Inflammatory cardiovascular risk markers in women with hypopituitarism.J Clin Endocrinol Metab. 2001 Dec; 86(12):5774-81.JC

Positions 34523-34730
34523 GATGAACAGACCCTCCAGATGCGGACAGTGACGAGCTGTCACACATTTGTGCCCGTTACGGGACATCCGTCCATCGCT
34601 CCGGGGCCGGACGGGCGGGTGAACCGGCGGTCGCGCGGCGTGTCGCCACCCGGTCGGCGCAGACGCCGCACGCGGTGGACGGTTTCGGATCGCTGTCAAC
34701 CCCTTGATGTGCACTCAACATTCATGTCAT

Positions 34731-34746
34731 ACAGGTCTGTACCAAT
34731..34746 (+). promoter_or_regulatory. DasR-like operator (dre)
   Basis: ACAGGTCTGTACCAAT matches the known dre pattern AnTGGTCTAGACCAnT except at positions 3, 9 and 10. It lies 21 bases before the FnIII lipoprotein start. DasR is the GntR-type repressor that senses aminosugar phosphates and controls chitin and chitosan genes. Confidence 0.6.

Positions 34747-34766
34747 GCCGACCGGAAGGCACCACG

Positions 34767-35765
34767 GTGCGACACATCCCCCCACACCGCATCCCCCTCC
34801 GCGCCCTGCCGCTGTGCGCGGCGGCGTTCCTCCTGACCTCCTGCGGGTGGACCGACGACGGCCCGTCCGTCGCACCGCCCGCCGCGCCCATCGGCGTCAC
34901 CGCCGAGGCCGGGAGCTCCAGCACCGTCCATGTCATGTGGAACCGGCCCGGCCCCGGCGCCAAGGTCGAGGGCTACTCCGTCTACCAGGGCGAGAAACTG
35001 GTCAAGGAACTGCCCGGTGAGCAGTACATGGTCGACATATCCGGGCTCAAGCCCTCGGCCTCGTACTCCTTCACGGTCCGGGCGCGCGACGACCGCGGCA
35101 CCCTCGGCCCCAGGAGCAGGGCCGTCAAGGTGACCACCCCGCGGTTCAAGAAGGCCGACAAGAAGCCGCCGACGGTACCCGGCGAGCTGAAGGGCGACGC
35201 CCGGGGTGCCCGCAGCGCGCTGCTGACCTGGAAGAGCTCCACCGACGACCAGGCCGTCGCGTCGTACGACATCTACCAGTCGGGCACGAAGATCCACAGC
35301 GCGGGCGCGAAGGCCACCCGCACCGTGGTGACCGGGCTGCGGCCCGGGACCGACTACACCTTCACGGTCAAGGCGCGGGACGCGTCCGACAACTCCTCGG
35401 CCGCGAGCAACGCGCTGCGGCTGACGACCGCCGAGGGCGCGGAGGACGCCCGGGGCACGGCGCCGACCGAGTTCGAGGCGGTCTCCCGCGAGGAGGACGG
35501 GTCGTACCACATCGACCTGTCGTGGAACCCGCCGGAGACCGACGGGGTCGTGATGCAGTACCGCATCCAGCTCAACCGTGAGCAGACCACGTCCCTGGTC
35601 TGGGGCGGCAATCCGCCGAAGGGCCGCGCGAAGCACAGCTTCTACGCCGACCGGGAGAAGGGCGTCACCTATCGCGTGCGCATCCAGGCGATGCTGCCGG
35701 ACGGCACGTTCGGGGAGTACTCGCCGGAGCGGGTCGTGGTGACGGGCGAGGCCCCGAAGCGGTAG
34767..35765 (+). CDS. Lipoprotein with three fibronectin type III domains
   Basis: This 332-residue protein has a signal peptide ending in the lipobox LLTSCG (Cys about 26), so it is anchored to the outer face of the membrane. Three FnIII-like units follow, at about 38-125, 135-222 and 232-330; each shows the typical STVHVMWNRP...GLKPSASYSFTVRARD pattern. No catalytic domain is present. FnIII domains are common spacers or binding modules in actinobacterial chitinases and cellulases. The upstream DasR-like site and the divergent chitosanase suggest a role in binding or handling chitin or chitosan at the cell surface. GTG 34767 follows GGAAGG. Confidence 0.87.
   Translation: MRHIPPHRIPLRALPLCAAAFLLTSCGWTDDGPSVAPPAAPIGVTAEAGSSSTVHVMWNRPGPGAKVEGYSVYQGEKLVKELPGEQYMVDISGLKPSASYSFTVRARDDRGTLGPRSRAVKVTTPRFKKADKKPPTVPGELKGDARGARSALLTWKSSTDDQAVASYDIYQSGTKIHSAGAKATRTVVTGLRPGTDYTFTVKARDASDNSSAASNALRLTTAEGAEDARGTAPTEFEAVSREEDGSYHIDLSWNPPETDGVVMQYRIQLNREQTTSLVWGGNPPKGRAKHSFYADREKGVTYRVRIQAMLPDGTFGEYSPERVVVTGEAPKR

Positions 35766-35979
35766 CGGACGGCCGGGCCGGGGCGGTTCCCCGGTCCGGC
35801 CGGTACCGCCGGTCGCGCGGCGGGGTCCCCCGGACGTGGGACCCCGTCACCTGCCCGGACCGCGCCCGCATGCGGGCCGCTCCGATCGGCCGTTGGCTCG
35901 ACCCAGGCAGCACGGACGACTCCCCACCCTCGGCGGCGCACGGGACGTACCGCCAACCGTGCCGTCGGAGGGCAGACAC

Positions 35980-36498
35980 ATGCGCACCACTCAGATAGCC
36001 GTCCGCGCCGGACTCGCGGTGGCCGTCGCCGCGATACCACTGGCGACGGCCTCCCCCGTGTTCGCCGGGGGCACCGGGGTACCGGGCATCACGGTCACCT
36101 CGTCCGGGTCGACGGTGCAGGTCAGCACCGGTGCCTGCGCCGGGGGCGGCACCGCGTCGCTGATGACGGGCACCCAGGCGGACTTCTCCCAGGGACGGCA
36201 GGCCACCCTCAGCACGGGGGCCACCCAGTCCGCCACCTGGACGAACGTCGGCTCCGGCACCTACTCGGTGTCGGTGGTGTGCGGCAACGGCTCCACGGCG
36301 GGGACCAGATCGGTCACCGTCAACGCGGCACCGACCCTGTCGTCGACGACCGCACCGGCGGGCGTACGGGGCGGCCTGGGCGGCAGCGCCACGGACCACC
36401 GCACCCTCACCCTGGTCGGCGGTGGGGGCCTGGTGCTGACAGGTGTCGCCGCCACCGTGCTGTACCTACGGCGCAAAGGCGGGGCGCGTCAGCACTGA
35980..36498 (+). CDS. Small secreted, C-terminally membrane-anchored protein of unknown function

Patients with hypopituitarism have increased cardiovascular mortality. A high prevalence of conventional cardiovascular risk factors, including obesity, central fat distribution, insulin resistance, and dyslipidemia, have been described in these patients. The inflammatory markers C-reactive protein (CRP) and IL-6 are predictors of cardiovascular events, and high levels of CRP have been reported in men with hypopituitarism and GH deficiency. However, little is known about inflammatory cardiovascular risk markers in women with hypopituitarism. We therefore investigated whether inflammatory and traditional cardiovascular risk markers are elevated in women with hypopituitarism. Fifty-three women with hypopituitarism and 111 healthy control women were included in this cross-sectional study. Morning blood samples were drawn after an overnight fast. Serum was assayed for CRP, IL-6, glucose, insulin, IGF-I, triglycerides, total cholesterol, low density lipoprotein cholesterol, high density lipoprotein (HDL) cholesterol, lipoprotein(a), E2, total testosterone (total T) and free testosterone (free T), and dehydroepiandrosterone sulfate. IL-6 and CRP levels were higher in women with hypopituitarism than in healthy controls (P < 0.0001 for comparison between groups). In a multivariate model, CRP levels depended on hypopituitarism, body mass index (BMI), and estrogen use. There was an interaction between the effect of BMI and hypopituitarism on CRP levels, such that the importance of hypopituitarism in determining CRP levels disappeared at high BMIs. In a similar multivariate model, IL-6 levels depended on hypopituitarism and BMI. Total cholesterol, the total to HDL cholesterol ratio, and triglycerides were higher in hypopituitary patients, but only triglycerides and the total to HDL cholesterol ratio depended on hypopituitarism when controlling for BMI. There was no significant difference in lipoprotein(a) levels between hypopituitary women and control subjects. However, when controlling for estrogen use, lipoprotein(a) levels showed a trend toward being lower in the hypopituitary group (P = 0.075). In patients with hypopituitarism, CRP correlated negatively with IGF-I (r = -0.35; P = 0.010), total T (r = -0.42; P = 0.0020), and free T (r = -0.30; P = 0.031). Similarly, IL-6 correlated negatively with total T (r = -0.39; P = 0.0040) and androstenedione (r = -0.27; P = 0.048) in hypopituitary patients. In conclusion, hypopituitary women have increased levels of IL-6 and CRP, both of which are inflammatory markers of atherosclerosis. GH deficiency and androgen deficiency may contribute to these findings. Chronic inflammation may contribute to the high cardiovascular risk seen in this population.